After working for Aunty S for nearly twenty-two years, Mary suddenly left. She didn’t quit or say she wasn’t coming back. She simply took two weeks off that turned into two months and is now approaching one year. The interesting thing about all this is the fact that she calls and speaks to Aunty S nearly everyday. It always leaves me wondering if she always intended on quitting or never wanted to in the first place.
When she didn’t come back in a month’s time, Aunty S asked her if she should start searching for someone else and Mary said yes. So began the search and entry of a string of crazy, middle-aged women as replacements, each of them with their own quirks – one prayed too much, another didn’t want to clean, one was afraid of the dark and the list never ends. No one lasted for more than fifteen days or a month, max. Then came Rani; she has no real quirks but, she did come with a demand – a TV was a must. Aunty S decided that that was a fair demand and the box in the living room was repaired.
The first day I came back to the PG after Rani’s arrival, I was caught off guard. The space was the same and yet so different. I couldn’t lay my finger on what it was – was it the new curtains? The carpet? The new tablecloth? Perhaps it was the new cups on the table. It seemed like everything was new and yet simultaneously remained the same-old, same-old. Then at 1 pm, the television set came to life and I knew what it was. As soon as the clock struck 1, the TV would wake up with a white light explosion, followed by a blue screen, accompanied by a familiar yet unfamiliar muffled bomb-like sound. It was alive. It wasn’t that I was astonished to see a box TV working after a good ten-eleven years, it was the fact that the TV seemed to breathe a new sense of life into the house.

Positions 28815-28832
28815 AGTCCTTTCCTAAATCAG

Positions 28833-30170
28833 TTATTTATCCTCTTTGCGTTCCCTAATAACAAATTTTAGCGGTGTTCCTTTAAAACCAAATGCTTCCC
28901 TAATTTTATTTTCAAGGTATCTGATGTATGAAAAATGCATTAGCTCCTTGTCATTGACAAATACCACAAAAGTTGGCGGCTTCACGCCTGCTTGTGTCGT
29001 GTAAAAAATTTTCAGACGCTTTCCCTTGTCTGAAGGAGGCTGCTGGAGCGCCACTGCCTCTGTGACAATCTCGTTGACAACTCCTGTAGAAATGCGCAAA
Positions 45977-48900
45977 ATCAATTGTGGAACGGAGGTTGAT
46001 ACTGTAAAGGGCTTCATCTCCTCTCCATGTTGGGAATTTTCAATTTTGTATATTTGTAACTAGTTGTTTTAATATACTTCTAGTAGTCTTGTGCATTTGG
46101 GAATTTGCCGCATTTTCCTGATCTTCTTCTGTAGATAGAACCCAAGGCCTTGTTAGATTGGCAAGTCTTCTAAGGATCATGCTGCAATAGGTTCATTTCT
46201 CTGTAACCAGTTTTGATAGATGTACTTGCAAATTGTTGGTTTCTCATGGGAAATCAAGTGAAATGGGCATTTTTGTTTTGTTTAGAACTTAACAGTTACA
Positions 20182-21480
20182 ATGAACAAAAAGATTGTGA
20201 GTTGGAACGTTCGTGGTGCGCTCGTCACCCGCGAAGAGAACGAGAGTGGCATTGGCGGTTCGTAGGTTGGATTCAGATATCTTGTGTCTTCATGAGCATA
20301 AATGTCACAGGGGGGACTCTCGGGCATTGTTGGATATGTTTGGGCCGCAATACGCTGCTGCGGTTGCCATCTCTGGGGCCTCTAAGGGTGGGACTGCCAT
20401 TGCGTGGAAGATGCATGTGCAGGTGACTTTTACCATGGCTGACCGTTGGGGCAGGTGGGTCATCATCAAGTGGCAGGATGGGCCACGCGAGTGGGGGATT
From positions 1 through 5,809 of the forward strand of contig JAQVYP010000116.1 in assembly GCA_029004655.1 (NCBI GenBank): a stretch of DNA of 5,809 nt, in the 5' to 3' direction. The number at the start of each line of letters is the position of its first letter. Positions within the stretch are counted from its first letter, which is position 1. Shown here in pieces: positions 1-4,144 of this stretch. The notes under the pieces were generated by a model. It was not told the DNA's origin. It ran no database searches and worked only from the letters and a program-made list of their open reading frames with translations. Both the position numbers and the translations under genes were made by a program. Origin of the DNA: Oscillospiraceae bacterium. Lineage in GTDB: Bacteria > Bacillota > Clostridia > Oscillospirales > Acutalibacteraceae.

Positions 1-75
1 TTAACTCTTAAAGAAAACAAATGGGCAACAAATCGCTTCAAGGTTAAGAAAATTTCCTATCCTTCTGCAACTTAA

Still working in the house was Mary’s sister S who cleaned the second floor and washed the clothes. After Mary had gone, S would just come in for two hours or so, leaving as soon as she could. But Rani had changed that. Given that she had in a way replaced her sister, the two of them should have been the unlikeliest of friends but Rani is impossible to dislike and Sun TV further cemented their bond.